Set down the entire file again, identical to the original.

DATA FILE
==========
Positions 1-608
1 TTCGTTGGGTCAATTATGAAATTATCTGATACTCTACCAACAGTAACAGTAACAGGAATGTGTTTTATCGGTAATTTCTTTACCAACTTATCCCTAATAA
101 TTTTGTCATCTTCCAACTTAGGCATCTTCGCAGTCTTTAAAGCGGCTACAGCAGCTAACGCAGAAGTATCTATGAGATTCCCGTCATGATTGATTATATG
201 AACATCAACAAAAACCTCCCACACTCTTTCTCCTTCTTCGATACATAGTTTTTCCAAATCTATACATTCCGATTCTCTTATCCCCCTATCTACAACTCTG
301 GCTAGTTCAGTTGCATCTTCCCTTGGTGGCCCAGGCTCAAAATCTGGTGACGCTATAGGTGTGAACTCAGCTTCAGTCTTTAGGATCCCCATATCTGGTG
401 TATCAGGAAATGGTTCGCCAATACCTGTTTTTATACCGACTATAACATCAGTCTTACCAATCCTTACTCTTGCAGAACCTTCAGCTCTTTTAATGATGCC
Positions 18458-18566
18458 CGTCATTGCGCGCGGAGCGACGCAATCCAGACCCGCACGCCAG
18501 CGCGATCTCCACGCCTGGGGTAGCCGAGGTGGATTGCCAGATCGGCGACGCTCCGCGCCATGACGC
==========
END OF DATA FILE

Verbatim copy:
Positions 1-608
1 TTCGTTGGGTCAATTATGAAATTATCTGATACTCTACCAACAGTAACAGTAACAGGAATGTGTTTTATCGGTAATTTCTTTACCAACTTATCCCTAATAA
101 TTTTGTCATCTTCCAACTTAGGCATCTTCGCAGTCTTTAAAGCGGCTACAGCAGCTAACGCAGAAGTATCTATGAGATTCCCGTCATGATTGATTATATG
201 AACATCAACAAAAACCTCCCACACTCTTTCTCCTTCTTCGATACATAGTTTTTCCAAATCTATACATTCCGATTCTCTTATCCCCCTATCTACAACTCTG
301 GCTAGTTCAGTTGCATCTTCCCTTGGTGGCCCAGGCTCAAAATCTGGTGACGCTATAGGTGTGAACTCAGCTTCAGTCTTTAGGATCCCCATATCTGGTG
401 TATCAGGAAATGGTTCGCCAATACCTGTTTTTATACCGACTATAACATCAGTCTTACCAATCCTTACTCTTGCAGAACCTTCAGCTCTTTTAATGATGCC
Positions 18458-18566
18458 CGTCATTGCGCGCGGAGCGACGCAATCCAGACCCGCACGCCAG
18501 CGCGATCTCCACGCCTGGGGTAGCCGAGGTGGATTGCCAGATCGGCGACGCTCCGCGCCATGACGC